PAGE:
366K+ Virginians remain jobless
Nearly 49M Americans have filed jobless claims during pandemic
More than 366,000 Virginians are still unemployed following the economic fallout from the COVID-19 pandemic, and initial jobless claims rose by more than 6,000 last week.
The Virginia Employment Commission (VEC) announced Thursday that 906,734 people have filed initial unemployment claims since March 15.
Nearly 32,000 Virginians filed initial claims last week, an increase of 6,662 from the week prior. In Virginia, 366,714 people remain unemployed, which is 346,917 more than the same week last year, which saw only 19,797 continued claims. People receiving unemployment benefits through the VEC must file weekly unemployment claims in order to continue receiving benefits.
“Jobless claims remain high as another 33,062 Virginians filed an initial claim for unemployment insurance last week,” Dominique Johnson, research associate at Old Dominion University’s Dragas Center for Economic Analysis and Policy, said in a statement. “While the Virginia economy continues to show signs of improvement, even as other states reinstate lockdown measures due to recent spikes in COVID-19 cases, the uncertainty for Virginia’s economy in the coming months remains high.”
For the month of May, the unemployment rate in Virginia was 9.2%, compared to only 2.7% during May 2019, according to VEC statistics released Thursday.
The 10 localities with the highest unemployment rates for May 2020 include:
- Petersburg, 17.2%
- Bath County, 15.8%
- Martinsville, 14.7%
- Emporia, 14.5%
- Hopewell, 13.9%
- Covington, 13.8%
- Danville, 12.7%
- Pulaski County, 12.7%
- Williamsburg, 12.6%
- Newport News, 12.6%
Falls Church had the lowest unemployment rate at 4.9%, followed by Highland County, Madison County, Arlington, Poquoson, Richmond County, King George County, Nottoway County, Southampton County and Lunenburg County — each of which reported an unemployment rate lower than 7%.
Last week, 1.42 million people in the United States filed initial claims for unemployment, according to U.S. Department of Labor statistics released Thursday, bringing the total of unemployed Americans to nearly 49 million in the wake of the pandemic and economic crisis.
U.S. claims were down by 55,000 from the week prior. For the week ending June 13, 47 states reported that nearly 13 million people are claiming federal Pandemic Unemployment Assistance, which provides temporary benefits for people who are not eligible for regular or traditional unemployment insurance.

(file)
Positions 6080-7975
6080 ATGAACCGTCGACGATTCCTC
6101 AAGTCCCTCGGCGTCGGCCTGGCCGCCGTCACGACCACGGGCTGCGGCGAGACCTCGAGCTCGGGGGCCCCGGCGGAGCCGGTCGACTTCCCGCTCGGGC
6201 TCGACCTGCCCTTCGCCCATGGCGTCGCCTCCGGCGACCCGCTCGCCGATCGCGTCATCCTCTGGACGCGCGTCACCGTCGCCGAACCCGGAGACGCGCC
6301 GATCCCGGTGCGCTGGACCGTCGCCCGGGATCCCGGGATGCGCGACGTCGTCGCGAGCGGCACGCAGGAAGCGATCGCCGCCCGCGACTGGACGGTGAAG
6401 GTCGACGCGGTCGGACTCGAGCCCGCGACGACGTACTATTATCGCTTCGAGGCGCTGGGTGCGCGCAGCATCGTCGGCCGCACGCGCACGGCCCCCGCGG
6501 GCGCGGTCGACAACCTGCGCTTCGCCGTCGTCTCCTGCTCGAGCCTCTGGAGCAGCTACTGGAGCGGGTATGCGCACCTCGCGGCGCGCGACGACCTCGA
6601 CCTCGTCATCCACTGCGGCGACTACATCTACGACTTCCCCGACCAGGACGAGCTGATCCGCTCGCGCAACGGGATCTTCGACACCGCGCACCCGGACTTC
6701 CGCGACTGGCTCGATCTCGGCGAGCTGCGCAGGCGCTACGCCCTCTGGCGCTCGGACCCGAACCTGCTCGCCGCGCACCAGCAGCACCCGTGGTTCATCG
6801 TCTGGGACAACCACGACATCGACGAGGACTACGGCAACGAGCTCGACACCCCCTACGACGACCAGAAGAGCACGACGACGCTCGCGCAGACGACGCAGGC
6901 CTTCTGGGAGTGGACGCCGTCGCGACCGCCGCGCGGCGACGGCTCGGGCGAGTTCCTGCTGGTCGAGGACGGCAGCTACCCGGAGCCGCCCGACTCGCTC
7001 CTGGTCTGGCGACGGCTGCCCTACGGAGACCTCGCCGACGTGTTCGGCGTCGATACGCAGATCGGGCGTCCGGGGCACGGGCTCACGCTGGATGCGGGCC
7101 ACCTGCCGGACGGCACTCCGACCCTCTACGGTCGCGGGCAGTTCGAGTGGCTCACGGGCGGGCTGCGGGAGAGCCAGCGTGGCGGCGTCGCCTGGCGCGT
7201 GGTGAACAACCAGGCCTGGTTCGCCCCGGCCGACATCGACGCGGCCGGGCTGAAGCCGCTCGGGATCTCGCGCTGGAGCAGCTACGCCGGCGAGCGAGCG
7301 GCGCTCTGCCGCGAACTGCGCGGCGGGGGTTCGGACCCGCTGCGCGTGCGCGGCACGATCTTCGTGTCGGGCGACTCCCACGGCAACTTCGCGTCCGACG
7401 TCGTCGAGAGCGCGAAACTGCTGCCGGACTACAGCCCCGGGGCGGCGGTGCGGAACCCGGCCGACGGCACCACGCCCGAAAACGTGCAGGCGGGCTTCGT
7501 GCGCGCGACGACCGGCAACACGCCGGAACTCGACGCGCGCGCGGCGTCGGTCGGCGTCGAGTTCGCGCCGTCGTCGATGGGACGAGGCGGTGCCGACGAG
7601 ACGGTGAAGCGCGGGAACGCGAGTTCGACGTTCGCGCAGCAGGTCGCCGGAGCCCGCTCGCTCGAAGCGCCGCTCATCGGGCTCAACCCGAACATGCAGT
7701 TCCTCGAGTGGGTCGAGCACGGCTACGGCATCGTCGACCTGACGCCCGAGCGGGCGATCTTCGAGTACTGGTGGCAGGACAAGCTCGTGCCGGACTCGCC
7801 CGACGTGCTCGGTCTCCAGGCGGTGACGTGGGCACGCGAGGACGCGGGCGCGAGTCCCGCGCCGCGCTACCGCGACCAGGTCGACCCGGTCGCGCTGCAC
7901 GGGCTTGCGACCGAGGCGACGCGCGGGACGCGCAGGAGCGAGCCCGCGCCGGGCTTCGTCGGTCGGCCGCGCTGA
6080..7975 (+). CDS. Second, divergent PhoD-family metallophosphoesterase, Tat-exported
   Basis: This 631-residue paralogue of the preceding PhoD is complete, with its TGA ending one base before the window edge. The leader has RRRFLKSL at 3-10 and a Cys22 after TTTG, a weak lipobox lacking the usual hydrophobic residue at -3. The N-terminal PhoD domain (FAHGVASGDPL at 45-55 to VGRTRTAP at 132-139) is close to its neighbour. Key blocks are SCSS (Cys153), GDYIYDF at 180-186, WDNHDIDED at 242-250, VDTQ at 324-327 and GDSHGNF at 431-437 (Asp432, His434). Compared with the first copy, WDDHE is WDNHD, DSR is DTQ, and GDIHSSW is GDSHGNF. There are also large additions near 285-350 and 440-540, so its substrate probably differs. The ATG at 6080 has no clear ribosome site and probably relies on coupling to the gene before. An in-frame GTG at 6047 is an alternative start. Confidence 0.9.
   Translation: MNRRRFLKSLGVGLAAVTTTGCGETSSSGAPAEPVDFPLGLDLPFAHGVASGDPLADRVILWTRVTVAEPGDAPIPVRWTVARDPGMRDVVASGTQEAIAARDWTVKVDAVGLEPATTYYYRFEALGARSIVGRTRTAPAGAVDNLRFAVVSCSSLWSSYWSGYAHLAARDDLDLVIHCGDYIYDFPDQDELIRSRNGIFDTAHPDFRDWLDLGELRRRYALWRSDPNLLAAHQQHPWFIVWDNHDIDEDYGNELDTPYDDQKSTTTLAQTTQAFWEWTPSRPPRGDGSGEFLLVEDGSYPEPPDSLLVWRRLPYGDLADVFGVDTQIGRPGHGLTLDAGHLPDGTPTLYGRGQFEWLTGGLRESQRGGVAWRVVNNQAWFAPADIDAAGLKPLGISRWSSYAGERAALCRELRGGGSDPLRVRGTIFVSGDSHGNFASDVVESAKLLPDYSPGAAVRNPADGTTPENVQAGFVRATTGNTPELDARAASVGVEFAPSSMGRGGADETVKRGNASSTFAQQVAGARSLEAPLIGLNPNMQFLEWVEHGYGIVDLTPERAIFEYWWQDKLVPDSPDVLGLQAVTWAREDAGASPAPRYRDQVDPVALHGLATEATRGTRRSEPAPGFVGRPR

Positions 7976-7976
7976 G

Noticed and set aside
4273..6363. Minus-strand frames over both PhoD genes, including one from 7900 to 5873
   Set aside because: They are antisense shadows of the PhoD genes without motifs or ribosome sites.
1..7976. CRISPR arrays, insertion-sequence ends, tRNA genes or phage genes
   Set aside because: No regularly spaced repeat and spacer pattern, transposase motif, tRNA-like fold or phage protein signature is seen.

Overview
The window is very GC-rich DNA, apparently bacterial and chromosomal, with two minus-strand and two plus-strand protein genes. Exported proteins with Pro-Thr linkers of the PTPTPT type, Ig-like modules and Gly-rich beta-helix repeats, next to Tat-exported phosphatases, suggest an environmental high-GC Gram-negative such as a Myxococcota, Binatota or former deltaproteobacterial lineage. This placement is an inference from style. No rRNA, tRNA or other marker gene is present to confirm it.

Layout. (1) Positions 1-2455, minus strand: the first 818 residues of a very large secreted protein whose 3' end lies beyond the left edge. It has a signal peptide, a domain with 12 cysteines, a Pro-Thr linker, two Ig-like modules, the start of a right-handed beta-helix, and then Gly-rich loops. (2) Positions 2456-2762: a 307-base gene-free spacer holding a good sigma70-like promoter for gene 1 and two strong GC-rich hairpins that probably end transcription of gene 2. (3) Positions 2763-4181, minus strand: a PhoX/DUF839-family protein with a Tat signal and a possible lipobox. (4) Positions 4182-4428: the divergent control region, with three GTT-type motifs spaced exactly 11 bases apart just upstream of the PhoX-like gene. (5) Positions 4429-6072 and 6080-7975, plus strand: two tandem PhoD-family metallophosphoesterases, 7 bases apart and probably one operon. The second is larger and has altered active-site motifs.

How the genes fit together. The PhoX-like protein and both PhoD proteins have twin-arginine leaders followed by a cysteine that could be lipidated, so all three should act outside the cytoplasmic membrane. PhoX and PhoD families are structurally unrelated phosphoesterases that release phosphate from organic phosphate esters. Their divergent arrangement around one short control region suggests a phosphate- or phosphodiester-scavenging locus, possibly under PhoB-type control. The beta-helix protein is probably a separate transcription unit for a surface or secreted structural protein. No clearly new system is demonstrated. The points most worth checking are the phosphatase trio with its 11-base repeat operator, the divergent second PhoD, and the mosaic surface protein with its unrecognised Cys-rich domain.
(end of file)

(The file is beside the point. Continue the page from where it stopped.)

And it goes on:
Nonfarm payroll employment (goods, construction and manufacturing companies) in June increased by 4.8 million in the U.S. and the hospitality sector added 2.1 million jobs, according to U.S. Bureau of Labor Statistics data.
“The June jobs report just happened to coincide with the trough of COVID-19 cases in the United States and likely represents a peak in activity given the surge in cases in late June and early July, Robert McNab, director of the Dragas Center, said in a statement. “While it is good news, there is a steep hill to climb.
“African-Americans and Hispanics continue to be disproportionately harmed by the COVID-19 recession and experience greater rates of hospitalization and mortality from COVID-19. We continue to project a long, slow and uncertain recovery.”
The regions of the state that have been most impacted continue to be Northern Virginia, Richmond and Hampton Roads.
Below are the top 10 localities, listed by number of initial unemployment claims, for the week ending June 27:
- Fairfax County, 2,509
- Norfolk, 1,710
- Richmond, 1,602
- Virginia Beach, 1,447
- Prince William County, 1,311
- Newport News, 1,155
- Henrico County, 1,004
- Chesapeake, 955
- Portsmouth, 923
- Chesterfield County, 892
Thirty-nine states reported 749,703 individuals claiming Pandemic Emergency Unemployment Compensation, which provides up to an additional 13 weeks of regular or traditional unemployment insurance benefits to those who have exhausted their eligibility.
The seasonally adjusted insured unemployment rate was 13.2% for the week that ended June 20, unchanged from the previous week.
The states and U.S. territories with the highest insured unemployment rates for the week ending on June 13 were Puerto Rico, Nevada, Hawaii, the Virgin Islands, New York, California, Louisiana, Massachusetts, Georgia and Connecticut.
States with the largest increases in initial claims for the week that ended on June 20 were California, Maryland, Florida, New Jersey and Indiana, while the largest decreases were seen in Oklahoma, Kentucky, Oregon, Georgia and New York.